The Prague Asterix Laser System (PALS) provided first kJ pulses in Prague 20 years ago

In the late nineties, a unique terawatt iodine (1315.2 nm) laser system Asterix IV [1], originally developed, built and operated at the Max Planck Institute of Quantum Optics in Garching near Munich, was moved to Prague. In the Slovanka campus belonging to the Czech Academy of Sciences, a new building was erected to host the iodine laser system as a key experimental facility of the PALS (Prague Asterix Laser System) Research Centre, a joint laboratory between the Institute of Plasma Physics and the Institute of Physics of the Czech Academy of Sciences. On Thursday, 8th June 2000, the iodine laser facility provided the first kilojoule sub-nanosecond pulses under the new name - PALS [2].

A few years ago, a new Ti:Sapphire laser system providing ultra-short (1.2J@40fs) pulses was developed and placed in the main building of the Centre. The beams of these two laser systems can be combined in space and time [3] thus creating an opportunity for sophisticated pump-and-probe experiments in a system of cylindrical and spherical vacuum interaction chambers. In addition to that, both lasers can drive various secondary sources of energetic photons and charged particles for irradiation and pump-and-probe experiments with short and ultra-short pulses of laser and ionizing radiation. The PALS Research Centre is a founding member of the LASERLAB-EUROPE Consortium. A part of the research program of the Centre falls into the keep-in-touch activities in the field of inertial fusion coordinated by the Inertial Fusion Energy Working Group of EURATOM.

At the PALS Research Center, the main research field is focused on a creation and probing of dense plasmas using the above mentioned radiation sources. The research program concentrates on the role of fields and particles in dense plasmas. In the Center, strong magnetic fields [4] and electromagnetic pulses (EMP effects) [5], charged particles acceleration [6,7], and laser-plasma interaction phenomena [8,9] are studied. In addition to the fundamental studies in plasma physics, the motivation comes also from inertial confinement fusion [10,11], laboratory astrophysics, planetology and astrobiology [12-14], materials processing and damage studies [15], and other fields of science and technology. In the future, the PALS researchers intend to concentrate on experiments benefiting from the extremely narrow line of the gas laser.

A jubilee workshop “Iodine Lasers and Applications” – originally planned to be held in Prague in June 2020 – will be postponed to the autumn/winter because of the Covid-19 situation. A more detailed information on the planned event will be released in summer.

More information on the facility can be found on its webpage:


Selected publications:

  1. H. Baumhacker et al.: Layout and performance of the Asterix IV iodine laser at MPQ, Garching, Appl. Phys. B 61, 325 (1995), DOI:10.1007/BF01081531
  2. K. Jungwirth et al.: The Prague Asterix Laser System, Phys. Plasmas 8, 2495 (2001), DOI: 10.1063/1.1350569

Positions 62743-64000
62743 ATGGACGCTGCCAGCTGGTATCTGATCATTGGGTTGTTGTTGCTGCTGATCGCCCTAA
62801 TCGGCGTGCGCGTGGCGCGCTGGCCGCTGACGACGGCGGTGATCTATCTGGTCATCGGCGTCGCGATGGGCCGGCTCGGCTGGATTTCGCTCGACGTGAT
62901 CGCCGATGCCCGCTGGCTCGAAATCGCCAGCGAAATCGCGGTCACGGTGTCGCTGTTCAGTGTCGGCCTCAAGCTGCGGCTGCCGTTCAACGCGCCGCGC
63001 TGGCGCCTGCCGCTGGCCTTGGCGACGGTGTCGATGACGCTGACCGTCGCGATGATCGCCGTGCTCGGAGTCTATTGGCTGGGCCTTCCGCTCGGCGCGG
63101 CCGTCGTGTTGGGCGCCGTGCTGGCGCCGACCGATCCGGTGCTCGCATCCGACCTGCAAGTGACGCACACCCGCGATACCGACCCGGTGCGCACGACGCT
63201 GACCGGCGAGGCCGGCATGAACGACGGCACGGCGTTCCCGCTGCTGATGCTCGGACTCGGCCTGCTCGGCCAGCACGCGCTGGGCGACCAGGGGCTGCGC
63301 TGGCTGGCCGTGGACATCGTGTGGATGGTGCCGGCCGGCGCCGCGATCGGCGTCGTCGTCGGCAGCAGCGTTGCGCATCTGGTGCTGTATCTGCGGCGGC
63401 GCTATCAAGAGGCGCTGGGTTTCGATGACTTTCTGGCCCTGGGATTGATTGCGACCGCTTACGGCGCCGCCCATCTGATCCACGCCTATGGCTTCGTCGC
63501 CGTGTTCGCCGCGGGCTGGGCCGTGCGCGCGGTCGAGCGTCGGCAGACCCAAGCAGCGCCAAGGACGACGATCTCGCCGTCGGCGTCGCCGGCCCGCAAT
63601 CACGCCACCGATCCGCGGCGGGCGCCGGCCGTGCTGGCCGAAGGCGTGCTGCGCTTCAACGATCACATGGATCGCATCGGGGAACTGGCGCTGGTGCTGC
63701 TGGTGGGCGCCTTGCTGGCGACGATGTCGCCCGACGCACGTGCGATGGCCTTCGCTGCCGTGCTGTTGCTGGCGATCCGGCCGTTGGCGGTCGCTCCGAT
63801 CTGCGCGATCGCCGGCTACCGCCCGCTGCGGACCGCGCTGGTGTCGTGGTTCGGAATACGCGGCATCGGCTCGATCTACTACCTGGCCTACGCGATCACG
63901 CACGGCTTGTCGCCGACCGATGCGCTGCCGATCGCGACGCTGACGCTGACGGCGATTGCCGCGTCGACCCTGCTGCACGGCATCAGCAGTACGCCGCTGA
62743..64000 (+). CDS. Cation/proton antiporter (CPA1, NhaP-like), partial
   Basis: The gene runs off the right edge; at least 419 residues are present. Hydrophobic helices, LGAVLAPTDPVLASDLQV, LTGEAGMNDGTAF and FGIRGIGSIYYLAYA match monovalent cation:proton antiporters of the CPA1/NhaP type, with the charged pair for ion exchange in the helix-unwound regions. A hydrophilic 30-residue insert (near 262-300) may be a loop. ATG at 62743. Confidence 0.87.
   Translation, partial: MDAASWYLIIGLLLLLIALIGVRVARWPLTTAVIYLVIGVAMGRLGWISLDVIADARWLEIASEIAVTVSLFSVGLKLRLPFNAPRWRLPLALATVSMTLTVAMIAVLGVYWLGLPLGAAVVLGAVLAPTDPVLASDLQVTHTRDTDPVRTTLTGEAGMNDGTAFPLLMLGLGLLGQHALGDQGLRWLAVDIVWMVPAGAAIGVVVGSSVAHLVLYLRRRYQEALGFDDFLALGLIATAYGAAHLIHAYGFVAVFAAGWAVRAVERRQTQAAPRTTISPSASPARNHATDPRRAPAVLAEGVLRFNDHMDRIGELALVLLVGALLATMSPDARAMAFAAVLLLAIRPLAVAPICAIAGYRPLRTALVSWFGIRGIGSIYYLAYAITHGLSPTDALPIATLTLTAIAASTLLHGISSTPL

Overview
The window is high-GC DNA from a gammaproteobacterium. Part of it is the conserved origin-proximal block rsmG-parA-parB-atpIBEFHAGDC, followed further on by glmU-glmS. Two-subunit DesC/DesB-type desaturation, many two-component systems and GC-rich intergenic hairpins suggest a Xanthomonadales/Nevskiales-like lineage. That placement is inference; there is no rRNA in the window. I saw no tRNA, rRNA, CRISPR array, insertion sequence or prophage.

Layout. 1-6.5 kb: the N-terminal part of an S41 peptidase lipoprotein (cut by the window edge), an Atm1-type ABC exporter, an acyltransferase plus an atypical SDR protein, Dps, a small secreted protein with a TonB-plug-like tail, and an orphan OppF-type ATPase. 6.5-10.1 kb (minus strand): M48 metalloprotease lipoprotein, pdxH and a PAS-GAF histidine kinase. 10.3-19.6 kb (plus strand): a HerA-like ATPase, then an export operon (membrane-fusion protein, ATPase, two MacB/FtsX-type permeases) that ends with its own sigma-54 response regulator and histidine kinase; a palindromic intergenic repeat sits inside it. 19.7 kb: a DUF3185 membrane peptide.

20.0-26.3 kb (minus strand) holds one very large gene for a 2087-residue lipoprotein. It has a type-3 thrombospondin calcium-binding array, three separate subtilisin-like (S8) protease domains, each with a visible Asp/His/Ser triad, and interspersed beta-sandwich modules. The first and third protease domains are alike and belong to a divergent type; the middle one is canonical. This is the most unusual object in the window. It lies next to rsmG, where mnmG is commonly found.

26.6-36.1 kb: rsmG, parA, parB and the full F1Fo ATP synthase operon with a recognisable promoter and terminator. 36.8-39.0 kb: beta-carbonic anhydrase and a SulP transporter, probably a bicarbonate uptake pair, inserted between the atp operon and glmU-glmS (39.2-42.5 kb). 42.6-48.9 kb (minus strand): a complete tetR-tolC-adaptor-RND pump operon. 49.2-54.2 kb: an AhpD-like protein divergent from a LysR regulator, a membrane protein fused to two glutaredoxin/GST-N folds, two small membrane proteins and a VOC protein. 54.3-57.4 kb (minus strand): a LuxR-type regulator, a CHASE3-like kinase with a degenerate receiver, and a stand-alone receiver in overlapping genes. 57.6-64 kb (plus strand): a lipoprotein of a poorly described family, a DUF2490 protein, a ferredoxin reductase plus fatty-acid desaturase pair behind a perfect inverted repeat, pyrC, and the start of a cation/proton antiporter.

3. J. Dostál et al.: Synchronizing single-shot high-energy iodine photodissociation laser PALS and high-repetition-rate femtosecond Ti:sapphire laser system, Rev. Sci. Instrum. 88, 045109 (2017), DOI: 10.1063/1.4979810
  4. T. Pisarczyk et al.: Magnetized plasma implosion in a snail target driven by a moderate intensity laser pulse, Sci. Rep. 8, 17895 (2018), DOI: 10.1038/s41598-018-36176-8
  5. J. Krása et al.: Effect of expanding plasma on propagation of electromagnetic pulses by laser-plasma interaction, Plasma Phys. Control. Fusion 62,025021 (2020), DOI: 10.1088/1361-6587/ab5c4e
  6. V. Horný et al.: Short electron bunches from injection by perpendicularly crossing pulses, Plasma Phys. Control. Fusion 61,  085018 (2019), DOI: 10.1088/1361-6587/ab2728
  7. M. Šmíd et al.: Characterization of suprathermal electrons inside a laser accelerated plasma via highly-resolved Kα-emission, Nature Commun. 10, 4212 (2019), DOI: 10.1038/s41467-019-12008-9
  8. G. Cristoforetti et al.: Time evolution of stimulated Raman scattering and two-plasmon decay at laser intensities relevant for shock ignition in a hot plasma, High Power Laser Sci. Eng. 7, 1 (2019), DOI: 10.1017/hpl.2019.37
  9. J. Limpouch et al.: Characterization of residual inhomogeneities in a plasma created by laser ionization of a low-density foam, Plasma Phys. Control. Fusion 62, 035013 (2020), DOI: 10.1088/1361-6587/ab6b4d
  10. L. Giuffrida et al.: High-current stream of energetic alpha particles from laser-driven proton-boron fusion, Phys. Rev. E 101, 013204 (2020), DOI: 10.1103/PhysRevE.101.013204
  11. D. Batani et al.: Progress in understanding the role of hot electrons for the shock ignition approach to inertial confinement fusion, Nucl. Fusion 58, 032012 (2019), DOI: 10.1088/1741-4326/aaf0ed
  12. M. Ferus et al.: Prebiotic synthesis initiated in formaldehyde by laser plasma simulating high-velocity impacts, Astron. Astrophys. 626, A52 (2019), DOI: 10.1051/0004-6361/201935435
  13. M. Ferus et al.: Main meteor spectral features studied using terawatt-class high power laser, Astron. Astrophys. 630, A127 (2019), DOI: 10.1051/0004-6361/201935816
  14. P. B. Rimmer et al.: Identifiable acetylene features predicted for young Earth-like exoplanets with reducing atmospheres undergoing heavy bombardment, Astrophys. J. 888, 21 (2020), DOI: 10.3847/1538-4357/ab55e8
  15. V. Vozda et al.: Detachment of epitaxial graphene from SiC substrate by XUV laser radiation, Carbon 161, 36 (2020), DOI: 10:1016/j.carbon.2020.01.08